Want To Dress Like Harvard — or Field & Stream?

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A look from the Harvard Yard clothing line

Fashion is one of the few arenas in which men have always had significantly fewer choices than women. But suddenly, discerning men have at least two opportunities women have never had: to dress like an outdoors magazine or to dress like a university.

Harvard has entered into a deal with Wearwolf Group to produce Harvard Yard menswear, a line of preppy, plaid-heavy shirts, pants, shorts and jackets that wouldn't look out of place in a Rhode Island Ralph Lauren outlet but might look a bit much on campus in 2009. Field & Stream magazine, meanwhile, has partnered with the Otto Group, an enormous German mail-order and e-commerce company, to create Field & Stream–brand clothes. "Wear Your Passion," Field & Stream's website commands. It contends you can wear its khakis, jackets and shirts everywhere — field, stream or office.

The Harvard line caused quite considerable head-scratching in fashion and academic circles when it was announced in August. Naturally, there was snickering on Yale student websites, but that subsided after Harvard asserted that the money was going to fund scholarships for low-income students. What better reason to monetize its élite status than to admit students from outside the élite?

"The Harvard label is just another way to do preppy merchandise," says menswear-fashion expert Robert E. Bryan, author of American Fashion Menswear, a new book on the history of male dressing. "Except that maybe Harvard gives it more authenticity because that's where the real prepsters go." Authenticity was also the holy grail for Bryan Griggs, who designed the line for the Field & Stream brand and says the clothes were inspired by his travels through Wyoming's Grand Tetons.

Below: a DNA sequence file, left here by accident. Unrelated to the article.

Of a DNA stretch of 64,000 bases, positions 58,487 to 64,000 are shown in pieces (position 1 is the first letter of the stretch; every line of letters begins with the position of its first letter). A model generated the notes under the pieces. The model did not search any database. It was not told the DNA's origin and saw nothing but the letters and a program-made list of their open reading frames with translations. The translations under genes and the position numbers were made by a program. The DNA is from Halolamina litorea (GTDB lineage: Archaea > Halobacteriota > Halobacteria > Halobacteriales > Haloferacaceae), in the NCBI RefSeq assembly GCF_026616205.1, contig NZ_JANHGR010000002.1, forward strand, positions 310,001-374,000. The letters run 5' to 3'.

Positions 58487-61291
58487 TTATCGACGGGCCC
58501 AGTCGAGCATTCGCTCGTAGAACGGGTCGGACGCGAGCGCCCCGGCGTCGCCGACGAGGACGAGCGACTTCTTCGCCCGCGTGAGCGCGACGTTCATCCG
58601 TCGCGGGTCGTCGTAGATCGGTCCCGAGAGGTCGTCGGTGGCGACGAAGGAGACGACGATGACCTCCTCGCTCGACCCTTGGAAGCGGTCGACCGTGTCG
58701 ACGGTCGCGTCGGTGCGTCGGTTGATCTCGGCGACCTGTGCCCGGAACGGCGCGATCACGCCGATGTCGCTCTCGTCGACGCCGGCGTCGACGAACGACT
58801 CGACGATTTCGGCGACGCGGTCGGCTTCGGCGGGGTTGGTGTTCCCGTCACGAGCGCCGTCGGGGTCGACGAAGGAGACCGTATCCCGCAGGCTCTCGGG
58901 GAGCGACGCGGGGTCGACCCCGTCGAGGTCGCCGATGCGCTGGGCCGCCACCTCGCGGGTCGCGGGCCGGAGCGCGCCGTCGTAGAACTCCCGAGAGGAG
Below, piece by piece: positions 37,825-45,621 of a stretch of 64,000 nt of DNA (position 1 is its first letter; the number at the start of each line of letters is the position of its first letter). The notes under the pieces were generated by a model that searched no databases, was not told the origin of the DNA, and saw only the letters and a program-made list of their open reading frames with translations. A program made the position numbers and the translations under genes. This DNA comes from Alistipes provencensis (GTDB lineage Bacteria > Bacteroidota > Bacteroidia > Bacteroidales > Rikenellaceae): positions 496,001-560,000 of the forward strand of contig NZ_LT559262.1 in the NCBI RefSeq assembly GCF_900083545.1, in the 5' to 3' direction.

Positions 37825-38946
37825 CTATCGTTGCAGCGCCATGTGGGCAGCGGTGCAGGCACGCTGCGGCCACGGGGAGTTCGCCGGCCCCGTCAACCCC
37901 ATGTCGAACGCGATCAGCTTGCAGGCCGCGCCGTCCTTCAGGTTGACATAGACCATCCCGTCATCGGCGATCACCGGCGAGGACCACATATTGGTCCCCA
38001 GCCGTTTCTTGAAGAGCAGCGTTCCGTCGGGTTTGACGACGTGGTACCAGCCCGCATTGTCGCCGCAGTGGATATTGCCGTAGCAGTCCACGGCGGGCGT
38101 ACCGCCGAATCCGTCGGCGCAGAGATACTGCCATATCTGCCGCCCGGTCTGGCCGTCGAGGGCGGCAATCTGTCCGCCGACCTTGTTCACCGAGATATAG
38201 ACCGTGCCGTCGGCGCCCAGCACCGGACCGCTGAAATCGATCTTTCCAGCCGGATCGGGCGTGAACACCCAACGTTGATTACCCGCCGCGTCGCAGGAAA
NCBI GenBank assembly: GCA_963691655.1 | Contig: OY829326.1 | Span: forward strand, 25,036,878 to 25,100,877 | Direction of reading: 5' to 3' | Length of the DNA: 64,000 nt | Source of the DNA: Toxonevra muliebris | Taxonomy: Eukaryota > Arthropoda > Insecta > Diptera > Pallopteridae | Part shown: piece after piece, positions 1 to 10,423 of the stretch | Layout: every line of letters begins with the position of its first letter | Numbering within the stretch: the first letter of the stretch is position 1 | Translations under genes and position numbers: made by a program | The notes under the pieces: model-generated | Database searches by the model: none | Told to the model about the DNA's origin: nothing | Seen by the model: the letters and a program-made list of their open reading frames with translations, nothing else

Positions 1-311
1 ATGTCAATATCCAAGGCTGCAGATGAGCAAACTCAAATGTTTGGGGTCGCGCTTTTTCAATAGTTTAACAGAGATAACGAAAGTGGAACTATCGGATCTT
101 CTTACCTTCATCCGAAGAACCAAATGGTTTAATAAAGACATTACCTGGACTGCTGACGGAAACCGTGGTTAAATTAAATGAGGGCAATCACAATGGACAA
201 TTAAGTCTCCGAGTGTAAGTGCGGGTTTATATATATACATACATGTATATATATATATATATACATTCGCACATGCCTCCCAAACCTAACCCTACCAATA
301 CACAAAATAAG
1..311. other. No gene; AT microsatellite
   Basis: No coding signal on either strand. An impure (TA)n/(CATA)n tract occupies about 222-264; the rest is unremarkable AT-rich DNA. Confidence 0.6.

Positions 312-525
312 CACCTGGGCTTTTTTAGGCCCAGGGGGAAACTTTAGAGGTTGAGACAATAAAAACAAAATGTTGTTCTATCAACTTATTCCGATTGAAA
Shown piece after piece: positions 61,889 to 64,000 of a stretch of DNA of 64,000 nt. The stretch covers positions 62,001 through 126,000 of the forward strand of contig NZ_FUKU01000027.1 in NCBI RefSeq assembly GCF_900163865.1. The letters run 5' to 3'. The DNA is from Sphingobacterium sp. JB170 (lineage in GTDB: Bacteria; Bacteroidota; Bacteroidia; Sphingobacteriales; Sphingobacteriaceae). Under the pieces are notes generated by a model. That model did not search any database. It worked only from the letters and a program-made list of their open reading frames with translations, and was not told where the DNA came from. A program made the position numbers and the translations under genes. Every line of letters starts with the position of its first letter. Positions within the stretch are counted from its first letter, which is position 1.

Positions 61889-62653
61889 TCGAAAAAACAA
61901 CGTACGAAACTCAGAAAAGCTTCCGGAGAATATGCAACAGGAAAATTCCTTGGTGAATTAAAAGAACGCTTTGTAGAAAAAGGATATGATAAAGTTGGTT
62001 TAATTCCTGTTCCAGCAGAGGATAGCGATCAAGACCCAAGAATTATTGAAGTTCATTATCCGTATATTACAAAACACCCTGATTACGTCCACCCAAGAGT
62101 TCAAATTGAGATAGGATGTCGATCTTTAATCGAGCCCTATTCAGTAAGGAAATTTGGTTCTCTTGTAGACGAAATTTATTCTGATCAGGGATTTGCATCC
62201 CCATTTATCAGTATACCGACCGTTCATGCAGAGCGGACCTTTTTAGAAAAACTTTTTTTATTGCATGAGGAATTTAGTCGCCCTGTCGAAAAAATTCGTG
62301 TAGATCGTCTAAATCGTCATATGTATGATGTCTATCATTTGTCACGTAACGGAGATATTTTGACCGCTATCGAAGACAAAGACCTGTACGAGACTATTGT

Authenticity, of course, sometimes needs to be enhanced by a dollop of artifice. "Eddie Bauer and L.L. Bean do a lot of great things," says Griggs. "But they still sell pants with elastic in them. This is more modern." So while Field & Stream brand has a checked wool shirt, it's cut slim "so you won't end up feeling like a lumberjack." Bryan believes the search for authenticity is echoed elsewhere in the clothing business. "It's foremost a reaction to the frivolous buying spree society has been on for the past few years," he says, noting that other old-school unsexy but rugged American brands like Woolrich, Pendleton and Red Wing Shoes have become fashion darlings this season. "People are looking for something with a secure footing, with history."

Of course, this being the fashion industry, none of these ideas are exactly new. In 1999, 222-year-old Franklin & Marshall College in Lancaster, Pa., licensed its name to an Italian firm, which emblazons it on college-athlete-inspired T-shirts and sweatshirts, complete with fake school crests. National Geographic beat Field & Stream to the punch, launching menswear in 2005. And neither of them is even the most unlikely fashion patron. Kenny Chesney's a designer now, selling his Blue Chair Bay line in three locations in the South.